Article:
Porches should show charm and warmth. This becomes the extension of your style and personality and the first thing that passers-by and visitors see. Roof design for porches is one of the important considerations when building porches. It is essential to understand the porch components and how they complement each other before creating your own.
If you wish to build porches on your home, it will be necessary to understand the porch coverings you intend to have, so you will end up with the best possible roof design, styles and type.
PORCH ROOF TYPES
Some significant factors should be considered in determining the type of porch roof and the porch roof’s style and design, and that includes the existing roof style of your home and the home’s configuration. Porch lightings, columns, railings, landscaping, and furniture are also crucial factors to be incorporated in the design of your porch roof.
There are a variety of porch styles and designs, but make sure it compliments your house.
Gable Porch roof. This is the most common style of porch roof in America. It is compatible with different types of houses. Its simple style, usually made of a triangle-shaped roof, makes it look nice with either a colonial style or Cape Cod style home. The triangle is wide, rather than tall. This roof overhangs the porch’s side, letting the water run off from the roof. A Gable Porch roof can cover a wide area, while remaining durable. Two posts reinforce the roof end, so it will not be attached to the house. The support posts can also add to the appeal of the house and can help show a welcoming appearance.
This requires only simple roof framing, no need for jack rafters and valleys.
Shed style Porch Roof. It is a roof with a sloping surface attached to the upper end of the house wall. This can be usually seen on a porch deck or n a long, narrow porch . Its design is shallow to compliment the design of a house. If the area of the porch is too deep, the house roof line will look somewhat high and out of place.
This is also a simple one, because it only requires removing a small section of the siding to fasten in the wall framing a rafter ledger.
Hip Porch roof. It is quite a complex one. This porch roof has roof sides sloping down the walls and are all equally angled. Gables are not present here, and the slope is gentle. The roof shape looks like a pyramid, which can be usually seen in cottage homes, bungalow homes, and ranch-style homes. The hip porch roof extends past the wall of a house, creating a visually appealing slant or slope. This is largely self-supported, so even a small post for support will do.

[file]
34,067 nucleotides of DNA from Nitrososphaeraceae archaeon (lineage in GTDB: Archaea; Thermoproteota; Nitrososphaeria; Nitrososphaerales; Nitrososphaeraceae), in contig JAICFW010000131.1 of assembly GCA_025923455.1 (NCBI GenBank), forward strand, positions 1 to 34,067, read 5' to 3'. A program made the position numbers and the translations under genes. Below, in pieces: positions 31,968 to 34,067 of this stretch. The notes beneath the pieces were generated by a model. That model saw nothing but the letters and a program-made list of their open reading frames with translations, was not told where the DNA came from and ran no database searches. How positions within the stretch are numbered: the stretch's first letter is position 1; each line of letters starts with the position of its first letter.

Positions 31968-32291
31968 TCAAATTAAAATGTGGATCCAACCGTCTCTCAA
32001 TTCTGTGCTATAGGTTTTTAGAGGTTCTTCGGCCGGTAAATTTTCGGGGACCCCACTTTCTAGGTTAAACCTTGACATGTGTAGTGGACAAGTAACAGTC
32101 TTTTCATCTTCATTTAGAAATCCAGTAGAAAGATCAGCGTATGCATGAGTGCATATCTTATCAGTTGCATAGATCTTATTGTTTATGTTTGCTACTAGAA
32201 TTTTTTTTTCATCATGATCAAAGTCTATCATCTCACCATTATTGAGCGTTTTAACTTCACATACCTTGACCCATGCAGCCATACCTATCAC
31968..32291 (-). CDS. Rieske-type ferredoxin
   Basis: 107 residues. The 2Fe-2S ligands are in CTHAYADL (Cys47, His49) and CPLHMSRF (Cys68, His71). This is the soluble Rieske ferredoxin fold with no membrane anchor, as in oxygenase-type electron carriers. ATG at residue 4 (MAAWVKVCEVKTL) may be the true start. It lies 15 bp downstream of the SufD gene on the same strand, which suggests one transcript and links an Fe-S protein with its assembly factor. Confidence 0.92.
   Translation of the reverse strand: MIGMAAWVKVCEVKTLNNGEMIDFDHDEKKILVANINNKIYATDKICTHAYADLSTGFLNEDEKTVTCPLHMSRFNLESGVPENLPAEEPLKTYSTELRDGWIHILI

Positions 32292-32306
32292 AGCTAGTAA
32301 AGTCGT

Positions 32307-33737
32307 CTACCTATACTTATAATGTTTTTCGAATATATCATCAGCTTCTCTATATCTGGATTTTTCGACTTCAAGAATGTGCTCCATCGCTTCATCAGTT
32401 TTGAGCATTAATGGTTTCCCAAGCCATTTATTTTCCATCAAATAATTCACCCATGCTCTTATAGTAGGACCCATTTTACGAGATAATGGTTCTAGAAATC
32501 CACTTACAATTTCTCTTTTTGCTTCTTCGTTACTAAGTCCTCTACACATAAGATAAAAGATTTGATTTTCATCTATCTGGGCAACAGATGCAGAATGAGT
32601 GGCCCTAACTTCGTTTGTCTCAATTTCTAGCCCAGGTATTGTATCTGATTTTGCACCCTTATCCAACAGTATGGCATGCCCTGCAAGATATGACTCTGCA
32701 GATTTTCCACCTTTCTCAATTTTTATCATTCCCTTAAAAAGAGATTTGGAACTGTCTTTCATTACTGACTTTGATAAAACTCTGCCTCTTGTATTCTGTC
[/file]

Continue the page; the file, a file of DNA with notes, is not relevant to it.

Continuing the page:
Installing this roofing is easy. What makes it complicated is the maintenance of the open vaulted ceiling located in the interior. The additional supports and bracing of this roof are often hidden. But when there are exposed structural elements, finish carpentry will be required in combination with its framing.
A detached type of roof is easier to build, because the framing and matching of roof pitches in the house is easier to install.
A mansard roof, which is also used on porches, is a hip roof variation and is ideal for two story houses, with window placements incapable of having a gable roof or continuous shed.
Shed and Gable roofs combined. This is made possible through incorporating the gable pitches on half of the porch footprint and finishing the rest with the shed roof.
Flat Porch Roof. These are compatible with flat fronted houses. The roofs are straight and flat across the front of the house. At first glance, it will look like straight forward, but if you look around, there are houses with bay windows and pitched roofs and an extension of the porch with flat roofing.
However, a flat porch roof will not be ideal in geographical areas with snow, so it will be necessary to consider checking local codes within the area before considering this roof.
FRONT PORCH ROOF DESIGNS
A great design for the front porch should be compatible, functional, architectural, and must be overall appealing. A front roof should appear as if it’s part of the whole, not just a simple addition. It should integrate the feel and style of your home. The roofing design often depends on your personal preferences and your home’s style.